Free at last

Nathaniel Greene

Nathaniel Greene

Former residents of what was once Woodstock are singing for joy as they plan big community celebrations of those moments 200 years ago when they won their freedom of the Ulster County town whose name once swallowed theirs. Lexington and Hunter are kicking off the bicentennials of their own incorporation as part of Greene County, itself formed in 1800 from Albany County. Greene swallowed and then spewed up bits of Ulster in the early nineteenth century.

When Hunter and Lexington were first split from Woodstock, they were made part of the Greene County township of Windham, formed while still part of Ulster County in 1798. The new county, named for Revolutionary War general Nathaniel Greene, had been created on March 25, 1800.

Hunter and Lexington were in turn split from Windham two centuries ago, as were Prattsville and Ashland, which now share a school district with Windham.


Halcott Center, Highmount, the hamlets of Shandaken and Lanesville, and Pine Hill had been grafted onto Greene County in 1801. In 1812, however, Pine Hill, Highmount and Shandaken had been given back to Ulster County.

In 1822, a survey revealed that Palenville, once part of Woodstock and later Saugerties, was actually part of Catskill in Greene County. Lot lines and political boundaries in the sparsely populated area kept shifting into the 1830s.

After a few months as the town of New Goshen, Lexington adopted instead its current name, with all its patriotic connections. Patriots’ Day, the supposed birthdate of the American Revolution still celebrated in Maine and Massachusetts, was made the town’s big local holiday.

This Saturday, April 6, Lexington, settled around 1788, will host an April history fair at the community hall in West Kill from 10 a.m. to 2 p.m., with booths featuring information on local families (and genealogy), library offerings, storytelling, natural history, “Scarecrow,” and a “Judd” creation at the always-estimable one-of-a-kind booth.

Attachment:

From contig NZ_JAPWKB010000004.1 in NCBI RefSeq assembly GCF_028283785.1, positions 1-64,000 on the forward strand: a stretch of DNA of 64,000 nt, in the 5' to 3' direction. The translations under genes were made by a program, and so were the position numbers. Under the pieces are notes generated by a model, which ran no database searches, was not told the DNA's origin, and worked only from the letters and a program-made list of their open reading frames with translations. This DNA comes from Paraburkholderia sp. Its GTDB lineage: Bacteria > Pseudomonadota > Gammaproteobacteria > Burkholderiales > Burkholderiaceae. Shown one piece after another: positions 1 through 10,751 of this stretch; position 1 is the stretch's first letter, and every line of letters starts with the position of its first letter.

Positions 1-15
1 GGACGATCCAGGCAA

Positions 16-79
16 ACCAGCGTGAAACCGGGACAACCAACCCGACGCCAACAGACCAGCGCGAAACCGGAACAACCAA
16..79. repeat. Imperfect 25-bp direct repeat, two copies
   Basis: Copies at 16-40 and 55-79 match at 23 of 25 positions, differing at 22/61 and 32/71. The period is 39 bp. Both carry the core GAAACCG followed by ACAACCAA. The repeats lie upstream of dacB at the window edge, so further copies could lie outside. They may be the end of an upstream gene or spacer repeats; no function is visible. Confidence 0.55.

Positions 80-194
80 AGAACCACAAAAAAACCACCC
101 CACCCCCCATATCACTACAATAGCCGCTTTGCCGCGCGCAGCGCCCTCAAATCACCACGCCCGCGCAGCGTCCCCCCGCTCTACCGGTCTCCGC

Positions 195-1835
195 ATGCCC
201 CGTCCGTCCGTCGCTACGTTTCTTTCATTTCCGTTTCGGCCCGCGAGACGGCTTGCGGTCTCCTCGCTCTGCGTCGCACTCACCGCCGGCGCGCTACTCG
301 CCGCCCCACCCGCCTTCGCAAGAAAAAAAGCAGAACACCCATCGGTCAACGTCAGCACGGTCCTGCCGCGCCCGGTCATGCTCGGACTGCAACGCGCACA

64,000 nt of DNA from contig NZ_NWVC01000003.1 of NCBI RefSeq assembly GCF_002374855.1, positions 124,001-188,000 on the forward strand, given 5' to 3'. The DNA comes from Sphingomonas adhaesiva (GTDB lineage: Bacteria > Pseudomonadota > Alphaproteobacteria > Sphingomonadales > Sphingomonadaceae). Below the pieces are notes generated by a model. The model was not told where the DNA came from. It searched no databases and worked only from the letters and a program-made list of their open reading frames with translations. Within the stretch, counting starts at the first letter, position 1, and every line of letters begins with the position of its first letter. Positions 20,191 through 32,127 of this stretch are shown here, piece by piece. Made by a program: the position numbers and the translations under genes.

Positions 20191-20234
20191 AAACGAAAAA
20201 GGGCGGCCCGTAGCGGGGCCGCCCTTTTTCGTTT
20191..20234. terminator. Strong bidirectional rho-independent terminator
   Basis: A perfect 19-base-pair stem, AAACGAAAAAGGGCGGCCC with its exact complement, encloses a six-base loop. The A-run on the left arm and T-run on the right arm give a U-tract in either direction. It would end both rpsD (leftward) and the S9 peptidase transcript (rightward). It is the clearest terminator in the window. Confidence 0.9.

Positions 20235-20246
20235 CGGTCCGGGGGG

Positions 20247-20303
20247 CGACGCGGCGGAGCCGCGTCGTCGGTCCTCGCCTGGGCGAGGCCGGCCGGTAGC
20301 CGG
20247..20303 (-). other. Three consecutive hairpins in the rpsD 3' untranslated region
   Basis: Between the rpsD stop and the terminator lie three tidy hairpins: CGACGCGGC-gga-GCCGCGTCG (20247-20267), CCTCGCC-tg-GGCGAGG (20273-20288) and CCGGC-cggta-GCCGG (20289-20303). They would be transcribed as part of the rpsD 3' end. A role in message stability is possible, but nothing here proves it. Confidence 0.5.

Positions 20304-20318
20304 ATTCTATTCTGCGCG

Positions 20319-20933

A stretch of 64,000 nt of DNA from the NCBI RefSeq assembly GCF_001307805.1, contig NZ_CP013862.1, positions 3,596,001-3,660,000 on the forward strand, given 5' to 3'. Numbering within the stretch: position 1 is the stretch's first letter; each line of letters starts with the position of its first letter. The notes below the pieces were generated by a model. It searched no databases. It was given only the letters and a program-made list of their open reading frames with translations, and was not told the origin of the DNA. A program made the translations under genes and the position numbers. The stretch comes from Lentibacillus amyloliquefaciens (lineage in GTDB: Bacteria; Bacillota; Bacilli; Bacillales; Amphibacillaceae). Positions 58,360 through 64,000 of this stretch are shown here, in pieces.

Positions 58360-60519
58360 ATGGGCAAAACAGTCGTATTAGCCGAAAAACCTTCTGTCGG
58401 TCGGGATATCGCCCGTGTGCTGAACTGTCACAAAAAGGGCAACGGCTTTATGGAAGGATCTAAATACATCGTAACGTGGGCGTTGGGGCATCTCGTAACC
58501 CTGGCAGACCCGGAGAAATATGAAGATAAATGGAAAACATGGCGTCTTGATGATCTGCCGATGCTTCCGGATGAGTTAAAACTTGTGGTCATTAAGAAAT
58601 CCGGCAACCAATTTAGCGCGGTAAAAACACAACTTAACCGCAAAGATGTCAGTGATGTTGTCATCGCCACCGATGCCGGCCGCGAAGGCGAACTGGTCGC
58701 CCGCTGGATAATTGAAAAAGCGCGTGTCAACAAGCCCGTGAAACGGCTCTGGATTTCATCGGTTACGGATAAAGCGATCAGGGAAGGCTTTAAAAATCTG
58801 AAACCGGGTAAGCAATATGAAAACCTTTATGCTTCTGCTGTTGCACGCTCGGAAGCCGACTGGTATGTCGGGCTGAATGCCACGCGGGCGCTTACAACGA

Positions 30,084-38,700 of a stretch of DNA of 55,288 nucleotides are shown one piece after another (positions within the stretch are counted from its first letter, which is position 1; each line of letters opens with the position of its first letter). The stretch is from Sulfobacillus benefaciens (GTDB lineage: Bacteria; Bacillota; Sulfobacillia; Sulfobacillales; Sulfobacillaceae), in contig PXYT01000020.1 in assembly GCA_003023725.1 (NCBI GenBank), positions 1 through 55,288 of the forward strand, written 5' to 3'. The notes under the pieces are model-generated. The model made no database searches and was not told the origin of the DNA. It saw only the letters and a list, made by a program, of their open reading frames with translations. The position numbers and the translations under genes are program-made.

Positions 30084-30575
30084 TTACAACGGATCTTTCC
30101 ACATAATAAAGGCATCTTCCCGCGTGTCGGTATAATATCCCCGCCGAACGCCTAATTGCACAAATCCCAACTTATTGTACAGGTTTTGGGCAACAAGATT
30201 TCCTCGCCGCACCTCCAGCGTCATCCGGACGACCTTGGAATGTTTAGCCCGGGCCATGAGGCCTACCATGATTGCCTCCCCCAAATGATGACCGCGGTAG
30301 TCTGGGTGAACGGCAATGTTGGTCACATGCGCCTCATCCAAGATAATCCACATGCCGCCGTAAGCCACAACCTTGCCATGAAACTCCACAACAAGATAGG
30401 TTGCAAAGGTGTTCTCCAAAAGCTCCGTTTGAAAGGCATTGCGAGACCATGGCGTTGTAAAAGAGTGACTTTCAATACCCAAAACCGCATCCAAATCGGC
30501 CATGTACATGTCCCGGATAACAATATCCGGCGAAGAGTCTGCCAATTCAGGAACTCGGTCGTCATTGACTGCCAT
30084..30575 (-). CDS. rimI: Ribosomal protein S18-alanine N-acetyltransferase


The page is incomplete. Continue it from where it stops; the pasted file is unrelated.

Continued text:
In Lexington, up Route 42 from Shandaken (also a former part of Woodstock), residents have also formed a Patriots’ Day Choir and are practicing at the local Methodist Church on Wednesday nights. Their big bicentennial concert on Saturday, April 20, will be followed by what is being labeled as the Grand March of Families, down oft-flooded Main Street.

Hunter, known as Edwardsville for about a year, lost land to Saugerties over the years, and eventually saw much of the newer town of Jewett carved out of it in 1849.

In Hunter, the older of the two celebrating towns by two and a half months, the current bicentennial year started on the incorporation date of January 26 (actually it was originally the 27th, a Sunday this year) with the local post office stamping all letters with a special cancellation mark.

This Friday, April 5, students from Hunter Tannersville Elementary School will reenact the town’s first board meeting on April 6, 1813. Current town board members will attend.

In August, an archival art display is scheduled for Saturdays in the Mountain Top Historical Society’s barn in Haines Falls. On August 10, surveyor Rick Brooks will make a presentation about the Fenwick lumber camp, which was on Route 214 near Lanesville. On Saturday, August 17, Marty Potskoch will give a talk about fire towers.

Hunter is planning a bicentennial parade on the Saturday of Labor Day weekend, August 31. A newly designed bicentennial flag will be flown at the town hall throughout the year.